Discover the most popular products and how they play the ESG theme

Investors’ capital flooded into environmental, social and governance (ESG) exchange-traded funds (ETFs) at the start of the year. Total assets globally reached a record $25bn at the end of January, a 10% increase in just a month, according to data from research provider ETFGI.

There are 210 ESG ETFs listed globally, and the top 20 took nearly $900m in net new assets in January. Among the top five most popular globally at the start of the year were a mix of socially responsible investing (SRI) and ESG funds covering broad geographical regions, plus a fund based on religious values.


Of the London-listed top five by net new assets, the most popular was iShares MSCI Europe SRI UCITS ETF (IESE), taking a net $70m in January.

It aims to track the performance of the MSCI Europe SRI Index, which includes large and mid-cap stocks from 15 developed markets in Europe, counting Roche, Total, SAP and Allianz among its top 10 holdings.

Its approach is a mix of best-in-class selection of firms with outstanding ESG ratings, and values-based exclusions of companies with a negative social or environmental impact. It has an ongoing charge of 0.3% and has achieved 7.07% annualised returns over the past five years, according to Morningstar.


The other bestselling European fund is iShares MSCI Europe ESG Screened UCITS ETF (SAEU), a relatively new product which tracks the MSCI Europe ESG Screened Index, based on the MSCI Europe universe.

It uses only negative screening to exclude stocks from controversial industries such as nuclear and tobacco. Top 10 holdings include Nestle, Roche, HSBC (HSBA) and BP (BP.), and it has an expense ratio of 0.12% and has returned 13.2% so far this year (to 11 June).

The US-focused product in the top five, iShares MSCI USA SRI UCITS ETF (SUAS), launched in 2016. It tracks the MSCI USA SRI index, designed to capture those companies best at managing ESG risks and opportunities. Its largest positions include Microsoft, Proctor & Gamble, Walt Disney and Home Depot. It has returned 17% so far this year (to 11 June) and costs 0.3%.


There are two emerging market ETFs completing the top five. One is iShares JP Morgan ESG USD EM Bond UCITS ETF (EMSA), which launched last year. It invests in sovereign and quasi-sovereign debt from emerging markets governments that pass its ESG screening.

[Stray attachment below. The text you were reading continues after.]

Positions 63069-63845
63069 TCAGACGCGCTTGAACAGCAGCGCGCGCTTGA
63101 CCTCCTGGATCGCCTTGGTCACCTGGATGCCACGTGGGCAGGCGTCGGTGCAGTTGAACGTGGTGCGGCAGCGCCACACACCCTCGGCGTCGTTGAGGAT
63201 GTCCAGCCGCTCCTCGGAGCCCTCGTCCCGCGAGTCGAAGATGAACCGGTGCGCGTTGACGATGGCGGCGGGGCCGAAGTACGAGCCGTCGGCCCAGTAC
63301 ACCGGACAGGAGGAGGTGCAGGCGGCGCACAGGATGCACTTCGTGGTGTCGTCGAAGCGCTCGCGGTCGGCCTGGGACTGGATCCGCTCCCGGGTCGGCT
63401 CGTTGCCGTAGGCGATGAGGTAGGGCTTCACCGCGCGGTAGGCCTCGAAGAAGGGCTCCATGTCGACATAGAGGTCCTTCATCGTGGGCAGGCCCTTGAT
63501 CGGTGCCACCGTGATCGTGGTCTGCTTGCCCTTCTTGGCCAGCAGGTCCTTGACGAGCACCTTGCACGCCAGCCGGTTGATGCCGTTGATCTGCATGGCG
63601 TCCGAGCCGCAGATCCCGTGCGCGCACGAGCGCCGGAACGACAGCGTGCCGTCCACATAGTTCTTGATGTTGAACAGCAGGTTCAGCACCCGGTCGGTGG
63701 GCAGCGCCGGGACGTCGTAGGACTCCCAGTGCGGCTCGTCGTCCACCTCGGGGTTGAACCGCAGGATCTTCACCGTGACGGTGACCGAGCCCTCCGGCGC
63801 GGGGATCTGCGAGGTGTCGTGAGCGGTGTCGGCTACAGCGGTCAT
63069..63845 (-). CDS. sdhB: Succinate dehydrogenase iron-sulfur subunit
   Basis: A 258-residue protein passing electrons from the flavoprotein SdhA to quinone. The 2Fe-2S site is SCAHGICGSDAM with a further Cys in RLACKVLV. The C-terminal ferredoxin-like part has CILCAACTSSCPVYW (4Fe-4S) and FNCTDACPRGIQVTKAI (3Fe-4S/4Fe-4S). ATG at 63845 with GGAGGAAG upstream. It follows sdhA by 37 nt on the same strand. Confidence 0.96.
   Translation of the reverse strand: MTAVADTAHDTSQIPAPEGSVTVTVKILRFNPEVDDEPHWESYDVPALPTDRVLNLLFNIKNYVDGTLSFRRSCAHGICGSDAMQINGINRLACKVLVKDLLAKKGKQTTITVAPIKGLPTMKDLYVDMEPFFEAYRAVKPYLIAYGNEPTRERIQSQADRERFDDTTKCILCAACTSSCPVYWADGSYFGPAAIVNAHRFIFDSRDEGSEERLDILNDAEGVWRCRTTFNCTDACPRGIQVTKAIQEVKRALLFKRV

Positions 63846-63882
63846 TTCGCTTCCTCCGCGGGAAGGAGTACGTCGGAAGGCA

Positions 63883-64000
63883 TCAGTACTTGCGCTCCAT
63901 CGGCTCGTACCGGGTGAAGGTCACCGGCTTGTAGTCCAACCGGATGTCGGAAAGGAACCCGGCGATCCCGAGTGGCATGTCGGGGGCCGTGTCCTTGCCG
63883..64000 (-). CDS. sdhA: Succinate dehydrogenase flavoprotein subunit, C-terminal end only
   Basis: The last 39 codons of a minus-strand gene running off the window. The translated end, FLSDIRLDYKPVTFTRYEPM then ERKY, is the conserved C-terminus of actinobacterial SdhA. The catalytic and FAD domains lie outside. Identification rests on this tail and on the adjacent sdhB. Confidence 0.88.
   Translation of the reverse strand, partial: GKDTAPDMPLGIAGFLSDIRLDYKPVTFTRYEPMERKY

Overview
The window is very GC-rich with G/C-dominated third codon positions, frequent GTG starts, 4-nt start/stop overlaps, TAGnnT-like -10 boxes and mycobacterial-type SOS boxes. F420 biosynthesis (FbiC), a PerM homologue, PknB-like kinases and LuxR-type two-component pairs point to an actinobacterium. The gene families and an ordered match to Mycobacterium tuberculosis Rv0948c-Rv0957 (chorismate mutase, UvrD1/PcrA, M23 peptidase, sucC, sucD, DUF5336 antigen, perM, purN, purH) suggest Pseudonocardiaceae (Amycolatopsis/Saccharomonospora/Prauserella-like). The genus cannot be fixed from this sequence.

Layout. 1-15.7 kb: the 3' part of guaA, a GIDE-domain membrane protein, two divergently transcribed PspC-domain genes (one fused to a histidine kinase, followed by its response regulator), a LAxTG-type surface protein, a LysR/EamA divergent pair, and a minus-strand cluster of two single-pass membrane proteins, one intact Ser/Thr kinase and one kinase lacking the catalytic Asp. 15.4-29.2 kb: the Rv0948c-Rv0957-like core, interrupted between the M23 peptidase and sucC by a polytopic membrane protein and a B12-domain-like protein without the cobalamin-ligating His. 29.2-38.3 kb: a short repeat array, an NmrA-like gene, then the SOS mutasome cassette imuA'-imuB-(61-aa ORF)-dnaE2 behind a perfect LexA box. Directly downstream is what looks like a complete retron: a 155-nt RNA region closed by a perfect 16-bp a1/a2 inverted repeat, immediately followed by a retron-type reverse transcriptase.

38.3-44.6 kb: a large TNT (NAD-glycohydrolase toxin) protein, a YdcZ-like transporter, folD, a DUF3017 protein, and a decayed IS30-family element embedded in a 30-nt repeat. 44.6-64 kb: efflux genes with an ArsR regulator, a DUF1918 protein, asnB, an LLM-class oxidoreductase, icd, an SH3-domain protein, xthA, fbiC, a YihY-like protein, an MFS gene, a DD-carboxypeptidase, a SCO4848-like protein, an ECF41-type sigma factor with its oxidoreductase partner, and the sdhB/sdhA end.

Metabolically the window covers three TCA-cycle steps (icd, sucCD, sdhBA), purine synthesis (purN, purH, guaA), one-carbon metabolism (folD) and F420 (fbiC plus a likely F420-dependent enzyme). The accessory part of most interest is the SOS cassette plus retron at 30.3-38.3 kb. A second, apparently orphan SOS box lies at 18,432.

It tracks the JP Morgan ESG EMBI Global Diversified index, and excludes controversial sectors such as thermal coal, tobacco, weapons and any violator of the UN Global Compact principles.

The ETF gives exposure to more than 300 bonds with at least 2.5 years maturity, issued by countries including Uruguay, Poland and Peru. It has returned 6% year to date with an expense ratio of 0.45%.

The emerging markets equity product is iShares MSCI EM SRI UCITS ETF (SUES) which tracks the MSCI Emerging Markets SRI index. It comprises large and mid-cap stocks from 24 emerging markets countries, including those with outstanding ESG ratings and excluding those with negative social and environmental activities.

Holdings include Taiwan Semiconductor, Infosys, Banco Bradesco and Tata. The ETF has delivered 1% year-to-date with an expense ratio of 0.35%.


Damien Lardoux, head of impact investing at EQ Investors, says it’s no surprise these products are growing in popularity, as ESG investing is known to have the ability to improve returns.

‘The reason ESG has become such a topic across the industry is because there are hundreds of studies that have shown, by implementing ESG factors into your process, you can reduce your downside risk and enhance returns,’ he says.

The inflows also reflect investors’ desire to hold companies to account and the evolution of the ETF market to offer more complicated products, says Hector McNeil, co-CEO at independent ETF platform HANetf. ‘The industry is a bit of a smorgasbord because one person’s moral or ethical stance will be different for someone else, so trying to capture some sort of commonality is difficult.’

He predicts there will be many more ESG-focused ETFs coming to the market in the future, and artificial intelligence will allow much more granular and accurate screening of stocks. ‘We’re only scratching the surface, it is going to get much more important and I think you’ll see ESG versions of all the common themes in the investment world, whether equity income or commodities or factor indices.’


So are these products a good option for DIY investors wanting to bring an element of ESG investing to their portfolios? ‘Yes I think they are,’ says McNeil. ‘What affects returns is largely price and having that ESG sleeve [available on ETFs] is important because it allows investors to keep a sub-50 basis point portfolio.’

Lardoux adds: ‘For your general investor, it makes sense to use those ETFs.’ He says price is important, but he thinks the slightly more expensive SRI products are worth the extra cost versus the ESG-screen-only ones which are ‘quite old school’. For example, the non-SRI version of the MSCI Europe fund costs 12 basis points, compared to 30 basis points for the SRI version. ‘It’s a bit more expensive, but still you could argue relatively cheap.’

In this growing investment universe, what’s the starting point for investors wanting to dip a toe? They should do their research, read factsheets and methodologies to see exactly what a particular ETF does and how it screens stocks, concludes Lardoux.

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